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27 Genevers 

Sipping Belgium, in Vermont

click to enlarge Diep 9 Genever mixed with Magic Hat #9
  • Diep 9 Genever mixed with Magic Hat #9

“I’ll have a shot of genever.” Say what?

Until recently, the only place you might have heard such a request was in Belgium or the Netherlands. There, the botanical-infused malted genever — also known as peket, or Dutch gin — boasts 500 years of history. It’s a precursor to the anglicized version of gin we drink today. Once upon a time, the colonies imported more genever than gin, and most of the cocktails that call for the juniper-infused spirit were originally built around moodier genever.

“Last weekend, I went to a market in Waterbury and found the [old] bottles of genever that used to be imported,” says Véronique Beittel, a Richmond-based Belgian who began bringing the spirit into Vermont this year. “They had oval-shaped green glass, and the label was a heart.”

Beittel is puzzled that the vaguely sweet, clear, herbaceous drink is rare in bars here; its roots as a medicinal, as well as its versatility, she opines, should make it a candidate for cocktail stardom. Anyone who meets the tall, raven-haired Beittel, 30, at one of her genever tastings at area retailers will experience her infectious enthusiasm for her national drink. She spent many hours compiling a seven-page history of genever, along with recipes for more than a dozen ways to quaff it — from genever piña coladas to modern versions of Kir Royale and sangria.

Genever first showed its face more than five centuries ago as a medicinal malted-grain mash in which juniper berries were distilled for flavor. When British soldiers witnessed Dutch combatants sipping it during Renaissance battles, they began calling the stuff “Dutch courage” and replicated the drink at home, albeit with pure alcohol.

The relative ease of making gin eventually trumped genever’s popularity in parts of Europe and the United States, especially during Prohibition. In Belgium, genever production almost ceased during World War II when troops stripped the precious copper from the country’s distilleries.

Beittel first tried genever as a teenager with her family while attending a Christmas market in Bruges. “It is normal to drink when you are young with the family” in Belgium, she says. Traditionally, genever is served in a frosty shot glass, and the first sip is taken handless, while one bends over the table or bar. “My grandma would drink one shot of [genever] every day,” Beittel confides.

After a long decline since the 19th century, genever is seeing a slow revival in Belgium, and genever bars proliferate there despite the drink’s somewhat fusty reputation. “When your grandma drinks something every day, it’s not very cool,” suggests Beittel with a laugh.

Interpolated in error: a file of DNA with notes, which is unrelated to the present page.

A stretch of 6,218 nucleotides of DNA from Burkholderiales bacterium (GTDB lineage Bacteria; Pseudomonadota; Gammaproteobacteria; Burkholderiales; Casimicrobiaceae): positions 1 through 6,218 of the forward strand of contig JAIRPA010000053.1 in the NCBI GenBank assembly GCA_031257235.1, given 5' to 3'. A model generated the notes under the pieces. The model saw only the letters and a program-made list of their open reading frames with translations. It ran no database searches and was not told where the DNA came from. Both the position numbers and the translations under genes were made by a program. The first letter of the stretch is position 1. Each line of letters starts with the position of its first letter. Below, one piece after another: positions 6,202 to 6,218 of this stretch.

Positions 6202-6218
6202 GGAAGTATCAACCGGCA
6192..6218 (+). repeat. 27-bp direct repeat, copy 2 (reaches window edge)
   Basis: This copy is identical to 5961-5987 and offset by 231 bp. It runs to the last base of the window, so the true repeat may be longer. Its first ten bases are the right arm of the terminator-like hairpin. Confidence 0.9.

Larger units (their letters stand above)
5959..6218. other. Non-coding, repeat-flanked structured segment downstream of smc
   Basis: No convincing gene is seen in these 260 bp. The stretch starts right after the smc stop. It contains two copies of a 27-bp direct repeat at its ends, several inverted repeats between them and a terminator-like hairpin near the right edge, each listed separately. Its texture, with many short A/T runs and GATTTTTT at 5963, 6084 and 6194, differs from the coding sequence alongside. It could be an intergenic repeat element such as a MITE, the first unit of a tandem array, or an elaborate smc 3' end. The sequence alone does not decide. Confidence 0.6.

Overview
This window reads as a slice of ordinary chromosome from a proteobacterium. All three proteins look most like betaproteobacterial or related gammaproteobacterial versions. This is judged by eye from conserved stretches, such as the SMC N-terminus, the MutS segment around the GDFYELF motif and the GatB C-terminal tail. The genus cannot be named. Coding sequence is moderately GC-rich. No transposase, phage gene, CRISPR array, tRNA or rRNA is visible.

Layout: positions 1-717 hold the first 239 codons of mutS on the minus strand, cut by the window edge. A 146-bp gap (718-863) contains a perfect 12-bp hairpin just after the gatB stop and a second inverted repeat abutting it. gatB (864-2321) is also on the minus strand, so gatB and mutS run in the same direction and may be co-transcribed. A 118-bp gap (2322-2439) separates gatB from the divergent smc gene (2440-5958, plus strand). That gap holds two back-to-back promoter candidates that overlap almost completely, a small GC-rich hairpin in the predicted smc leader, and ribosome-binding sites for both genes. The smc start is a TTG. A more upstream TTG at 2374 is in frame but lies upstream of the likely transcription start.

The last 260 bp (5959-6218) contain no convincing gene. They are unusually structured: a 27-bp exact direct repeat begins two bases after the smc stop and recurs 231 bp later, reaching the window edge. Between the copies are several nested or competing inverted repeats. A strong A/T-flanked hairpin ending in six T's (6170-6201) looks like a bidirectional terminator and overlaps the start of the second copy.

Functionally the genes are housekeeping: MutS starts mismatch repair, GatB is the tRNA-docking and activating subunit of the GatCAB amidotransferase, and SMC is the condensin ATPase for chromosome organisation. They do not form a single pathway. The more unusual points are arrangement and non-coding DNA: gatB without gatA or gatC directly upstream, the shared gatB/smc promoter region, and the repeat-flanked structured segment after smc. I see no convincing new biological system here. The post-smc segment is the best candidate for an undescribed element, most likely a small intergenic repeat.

Beittel moved to the United States after college; while living near Washington, D.C., she realized the only way she would be able to drink genever was to bring it herself. She began the byzantine process of becoming an importer and partnered with De Moor Distillery, a hundred-year-old company in Aalst, Belgium, because of its dedication to unadulterated ingredients and small batches.

At De Moor, each batch of genever is distilled in copper stills and infused with a combination of juniper, orange peel, blessed thistle, carob, nutmeg, pepper, angelica, cardamom and cinnamon — the nine botanicals that give her Diep 9 Genever its name. Genever comes two ways — as oude, or traditional, a sweet, heavily malted, barrel-fermented style whose flavor is reminiscent of whisky; and jonge, a drier, more modern style with the neutrality of vodka, often flavored with cream and fruit juices.

While a potpourri of herbs and spices go into De Moor’s genever, they have a subtle presence in the six flavors that Bittel imports: passionfruit, peach and apricot, red currant, vanilla and chocolate, the last made with Belgian Callebaut chocolate. While all the flavors are smooth and cheerful, the passionfruit and chocolate have proven best sellers so far, says Beittel. At 20 percent alcohol, genever is gentler, and less buzz-inducing, than high-proof liquor. “But it will sneak up on you!” she warns.

Two years ago, on a ski trip to Vermont, Beittel and her husband “lost our hearts” to the place and relocated here. Diep 9 Genever became the first, and only, genever imported within Vermont’s borders. This fall, she’ll start importing an unflavored, jonge-style genever, as well as a two-year-old barrel-aged (“oude”) version near the holidays. I look forward to trying genever in all its malty, unfettered glory.

In the meantime, Beittel’s recipe for a piña colada made with the milky vanilla genever is simple and summery. So, too, is the “Passionista,” a blend of passionfruit genever and Champagne with a splash of orange juice.

For me, playing around with a bottle of red currant genever — and craving a beer cocktail on a hot evening — led to pairing genever with the very local #9, the pale ale from Magic Hat Brewing Company. The sweet genever is a bright foil for the slightly bitter ale; I filled a glass with one part red currant genever and three parts #9 and immediately felt like shucking all responsibility. For an extra dose of sweetness and spice, you can top this with a splash of ginger beer. It may not really be medicinal for the body, but it’s good for the soul.

Want to try it for yourself?

Diep 9 Genever, $20.99 for the month of August at Vermont liquor stores. Find recipes at

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About The Author

Corin Hirsch

Corin Hirsch

Food writer Corin Hirsch joined the Seven Days staff in 2011. She is the author of Forgotten Drinks of Colonial New England, published by History Press in 2014.


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